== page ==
While see-sawing volatility has always been part of Bitcoin, investor interest in the cryptocurrency has been consistent recently as its value flirts with levels as high as US$40,000.
It’s a trend working to the benefit of B.C. companies facilitating transactions.
As the cryptocurrency’s value soared in 2020, Vancouver-based Mogo Inc. reported a 108% spike in Bitcoin accounts opened on the fintech company’s platform.
Mogo started as a fintech specializing in loaning money to young people through electronic transfers. Three years ago, shortly after Bitcoin’s 2017 bull run, Mogo launched its own Bitcoin products allowing users to buy and sell in real-time.
While Bitcoin’s value dissipated after 2017, it began to surge again in 2020.
And by November of last year, Mogo reported a 135% monthly increase in the dollar amount traded on its platform. This came after the Vancouver fintech reported a 237% increase in Bitcoin accounts in the third quarter of 2020 compared with a year earlier.
Mogo president Greg Feller declined an interview request from BIV to discuss how the company has benefited from the most recent bull run – shares were trading at $5.07 to open 2021, up from $3.41 a year earlier, but in a statement he said the growing interest in Bitcoin is attracting new members to Mogo’s broader platform.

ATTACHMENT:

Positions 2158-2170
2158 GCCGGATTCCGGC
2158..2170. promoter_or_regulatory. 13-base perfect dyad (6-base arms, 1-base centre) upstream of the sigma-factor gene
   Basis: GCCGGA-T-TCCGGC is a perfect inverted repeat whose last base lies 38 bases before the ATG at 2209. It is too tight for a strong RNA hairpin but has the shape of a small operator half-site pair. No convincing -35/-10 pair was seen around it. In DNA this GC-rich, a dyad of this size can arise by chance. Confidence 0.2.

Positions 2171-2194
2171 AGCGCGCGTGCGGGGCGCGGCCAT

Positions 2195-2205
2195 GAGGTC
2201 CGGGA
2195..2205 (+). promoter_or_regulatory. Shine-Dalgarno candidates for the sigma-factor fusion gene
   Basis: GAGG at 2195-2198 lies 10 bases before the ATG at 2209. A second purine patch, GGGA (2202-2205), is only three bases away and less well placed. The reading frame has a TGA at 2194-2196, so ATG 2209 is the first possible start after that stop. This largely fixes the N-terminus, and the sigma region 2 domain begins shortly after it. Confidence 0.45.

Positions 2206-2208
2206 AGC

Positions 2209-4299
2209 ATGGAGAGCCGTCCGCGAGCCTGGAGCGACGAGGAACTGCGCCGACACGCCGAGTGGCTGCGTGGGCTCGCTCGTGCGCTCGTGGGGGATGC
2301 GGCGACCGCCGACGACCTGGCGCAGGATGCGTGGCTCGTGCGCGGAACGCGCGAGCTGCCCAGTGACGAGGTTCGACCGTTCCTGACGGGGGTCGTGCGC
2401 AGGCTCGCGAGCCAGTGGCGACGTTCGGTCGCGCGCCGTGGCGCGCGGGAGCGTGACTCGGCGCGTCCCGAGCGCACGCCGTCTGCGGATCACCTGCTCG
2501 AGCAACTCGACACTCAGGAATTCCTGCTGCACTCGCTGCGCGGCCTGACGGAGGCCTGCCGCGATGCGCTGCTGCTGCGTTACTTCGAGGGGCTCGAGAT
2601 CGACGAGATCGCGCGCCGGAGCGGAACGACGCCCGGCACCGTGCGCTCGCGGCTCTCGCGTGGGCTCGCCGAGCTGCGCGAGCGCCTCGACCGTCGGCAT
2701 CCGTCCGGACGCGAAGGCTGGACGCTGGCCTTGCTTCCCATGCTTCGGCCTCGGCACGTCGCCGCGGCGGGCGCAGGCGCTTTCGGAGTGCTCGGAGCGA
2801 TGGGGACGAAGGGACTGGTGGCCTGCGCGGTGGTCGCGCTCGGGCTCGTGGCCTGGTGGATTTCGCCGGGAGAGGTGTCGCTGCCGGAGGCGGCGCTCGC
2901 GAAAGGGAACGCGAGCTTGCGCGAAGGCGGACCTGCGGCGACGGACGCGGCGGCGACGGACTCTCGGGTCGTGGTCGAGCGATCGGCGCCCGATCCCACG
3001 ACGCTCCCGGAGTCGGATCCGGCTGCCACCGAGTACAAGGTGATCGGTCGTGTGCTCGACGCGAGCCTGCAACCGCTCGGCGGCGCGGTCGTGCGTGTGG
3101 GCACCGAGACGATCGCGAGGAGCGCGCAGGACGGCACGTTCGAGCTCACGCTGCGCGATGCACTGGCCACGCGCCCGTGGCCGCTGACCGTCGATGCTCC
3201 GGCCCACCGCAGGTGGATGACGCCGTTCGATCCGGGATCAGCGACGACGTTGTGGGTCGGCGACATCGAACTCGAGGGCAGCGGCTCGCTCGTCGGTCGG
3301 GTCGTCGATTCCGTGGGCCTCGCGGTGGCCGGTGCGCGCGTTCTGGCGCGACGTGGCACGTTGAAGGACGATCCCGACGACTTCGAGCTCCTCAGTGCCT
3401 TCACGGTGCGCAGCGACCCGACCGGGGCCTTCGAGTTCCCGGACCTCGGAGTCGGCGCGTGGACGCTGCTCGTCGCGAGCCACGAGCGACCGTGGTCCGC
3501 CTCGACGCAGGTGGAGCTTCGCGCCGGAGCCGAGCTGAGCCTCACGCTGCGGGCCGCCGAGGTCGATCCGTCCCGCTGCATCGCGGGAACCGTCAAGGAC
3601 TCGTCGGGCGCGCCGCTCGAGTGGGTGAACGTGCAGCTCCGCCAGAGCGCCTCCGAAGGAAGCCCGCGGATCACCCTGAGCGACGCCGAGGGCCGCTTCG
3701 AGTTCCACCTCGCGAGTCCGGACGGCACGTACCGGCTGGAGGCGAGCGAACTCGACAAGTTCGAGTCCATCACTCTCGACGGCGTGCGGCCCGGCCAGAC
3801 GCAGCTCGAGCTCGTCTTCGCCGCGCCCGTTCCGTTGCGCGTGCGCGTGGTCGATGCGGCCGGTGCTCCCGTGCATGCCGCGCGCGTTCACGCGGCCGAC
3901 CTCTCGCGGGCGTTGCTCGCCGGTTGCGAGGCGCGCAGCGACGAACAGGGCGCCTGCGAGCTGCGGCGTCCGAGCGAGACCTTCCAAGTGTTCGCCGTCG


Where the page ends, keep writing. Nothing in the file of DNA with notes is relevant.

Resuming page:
“While it’s early days for this asset class, we see Bitcoin as a great long-term opportunity to drive member growth, engagement with all our products, and ultimately member monetization,” he said.
In 2018, CEO Dave Feller – brother to Greg Feller – told BIV he likened Bitcoin to the “millennial version of digital gold” that users would like to invest in as they would a stock.
Entrepreneur Michael Vogel, the founder of Vancouver-based Netcoins Inc., said part of the renewed interest in the cryptocurrency can be attributed to yet another B.C. company.
Last spring, Canadian e-commerce giant Shopify Inc. revealed it would begin processing cryptocurrency payments via Vancouver’s CoinPayments Inc. (The company, which is now incorporated in the Cayman Islands, declined a request for comment.)
“People could now spend cryptocurrency on Shopify stores, which was huge,” Vogel said.
This development came as payments giant PayPal Holdings Inc. was gearing up to facilitate Bitcoin transactions as well.
Vogel’s Netcoins also allows users to buy and sell bitcoins and other cryptocurrencies.
It got its start in 2014, around the time Vancouver was earning a reputation as a hotbed for Bitcoin activity.
The city was home to the world’s first Bitcoin ATM – one stationed inside a downtown coffee shop – and Vogel saw an opening to develop even more tools on the market for virtual currencies.
“We wanted to make it easy for people to buy Bitcoin in Canada, and it really wasn’t at that point,” said Vogel, who divested his remaining Netcoins assets in 2019 following its sale to another company.
He now serves as CEO and founder of Encore Ventures.
“The business model was pretty boring, but the tech behind it was really interesting,” Vogel said.